I spent some time tonight looking over our ribbon boa. This is something that we started last year, on my first 3-Day walk. So many stories we heard throughout our training and fundraising... so many people whose worlds have been turned upside down by breast cancer.
You'll notice there are 3 colors of ribbons:
- Pink Ribbons are for survivors.
- White Ribbons are for the angels we've lost.
- Yellow Ribbons are for the future. The important people in our lives whom we pray will never have to have any other ribbon.
I was looking over our boa tonight... studying the names. So many are people I don't even know. I wonder how their fight is going. I wonder who they left behind. I wonder if there are any pink ribbons that now, a year later, need to be replaced with white ones.
Then there are the names that I know. The white, the pink, the yellow. Especially the yellow. That's where my daughter's name is. And my daughter-in-law. And our four nieces.
And then there's a pink ribbon that I can't even believe is still there. It's on the boa intertwined with two white ones ~ one for her grandmother and one for her aunt. It's the name of my friend, who was diagnosed with Inflammatory Breast Cancer, just days before her 23rd birthday. She was given a diagnosis of ten weeks to live... 17 weeks ago. She's hit brick wall after brick wall trying to find someone who knows something that will help her fight off this rare, aggressive form of breast cancer. I've said goodbye to her more than once over the past 6 months as they've told us she was nearing the end.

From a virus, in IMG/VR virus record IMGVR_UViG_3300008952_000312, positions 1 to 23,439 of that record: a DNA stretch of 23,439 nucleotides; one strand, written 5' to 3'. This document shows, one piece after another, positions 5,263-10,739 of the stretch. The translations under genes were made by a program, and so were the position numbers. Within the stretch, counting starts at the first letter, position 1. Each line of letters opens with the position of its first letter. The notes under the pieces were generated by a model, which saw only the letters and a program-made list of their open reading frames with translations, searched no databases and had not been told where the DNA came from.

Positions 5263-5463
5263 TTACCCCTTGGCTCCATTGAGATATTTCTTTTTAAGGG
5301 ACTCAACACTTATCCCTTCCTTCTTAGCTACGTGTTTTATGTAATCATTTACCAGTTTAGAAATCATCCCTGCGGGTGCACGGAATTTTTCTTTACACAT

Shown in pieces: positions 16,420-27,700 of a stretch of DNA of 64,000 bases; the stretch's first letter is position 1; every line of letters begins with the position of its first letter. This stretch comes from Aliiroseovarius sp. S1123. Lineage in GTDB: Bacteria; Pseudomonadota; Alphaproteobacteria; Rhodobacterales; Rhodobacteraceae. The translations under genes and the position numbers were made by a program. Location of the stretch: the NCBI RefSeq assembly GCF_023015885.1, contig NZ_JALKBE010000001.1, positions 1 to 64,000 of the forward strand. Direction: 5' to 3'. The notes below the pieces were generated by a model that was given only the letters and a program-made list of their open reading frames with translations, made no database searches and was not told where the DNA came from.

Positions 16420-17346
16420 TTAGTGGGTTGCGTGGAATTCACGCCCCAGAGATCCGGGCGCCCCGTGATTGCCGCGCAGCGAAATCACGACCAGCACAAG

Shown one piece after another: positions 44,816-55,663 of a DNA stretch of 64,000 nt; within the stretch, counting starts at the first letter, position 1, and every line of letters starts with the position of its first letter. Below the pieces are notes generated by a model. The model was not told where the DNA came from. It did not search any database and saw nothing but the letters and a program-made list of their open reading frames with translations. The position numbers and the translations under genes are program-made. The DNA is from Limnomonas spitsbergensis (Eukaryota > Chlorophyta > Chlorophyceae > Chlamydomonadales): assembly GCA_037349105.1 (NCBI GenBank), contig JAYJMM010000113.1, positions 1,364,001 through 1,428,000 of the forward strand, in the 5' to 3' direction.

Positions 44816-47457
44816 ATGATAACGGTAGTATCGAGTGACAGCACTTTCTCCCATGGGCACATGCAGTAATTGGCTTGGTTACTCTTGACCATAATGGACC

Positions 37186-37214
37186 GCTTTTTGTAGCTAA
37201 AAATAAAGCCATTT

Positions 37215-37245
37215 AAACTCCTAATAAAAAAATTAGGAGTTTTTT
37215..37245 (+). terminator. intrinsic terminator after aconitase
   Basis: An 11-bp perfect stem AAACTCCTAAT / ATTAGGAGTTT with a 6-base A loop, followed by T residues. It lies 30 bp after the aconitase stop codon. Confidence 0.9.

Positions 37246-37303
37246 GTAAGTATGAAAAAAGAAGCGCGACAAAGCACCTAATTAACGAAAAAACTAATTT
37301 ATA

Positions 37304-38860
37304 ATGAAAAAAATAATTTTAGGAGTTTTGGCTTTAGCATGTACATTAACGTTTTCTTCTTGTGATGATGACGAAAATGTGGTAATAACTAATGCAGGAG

I've thought several times about how hard it was going to be to change out that ribbon. I've thought about what a basket case I was going to be in Atlanta, crossing that finish line holding her white ribbon even though I know she'll have organized all the angels in Heaven into a gigantic cheering squad for us.
But as we sit here, just 8 1/2 weeks away from our walk, her white counts are good. Her tumors are somewhat stabilized. And I truly believe that when I walk that last mile on October 23rd, she will be cheering me on so loudly on this side of Heaven that I'll be able to hear her all the way from Nashville.
And I'll probably be crying... but I'll also be smiling as I look at her pink ribbon. Miss Amazing redefines "Survivor." I can't cure her cancer, bring back her loved ones, or erase her surgical scars. But walk 60 miles?
I can do that.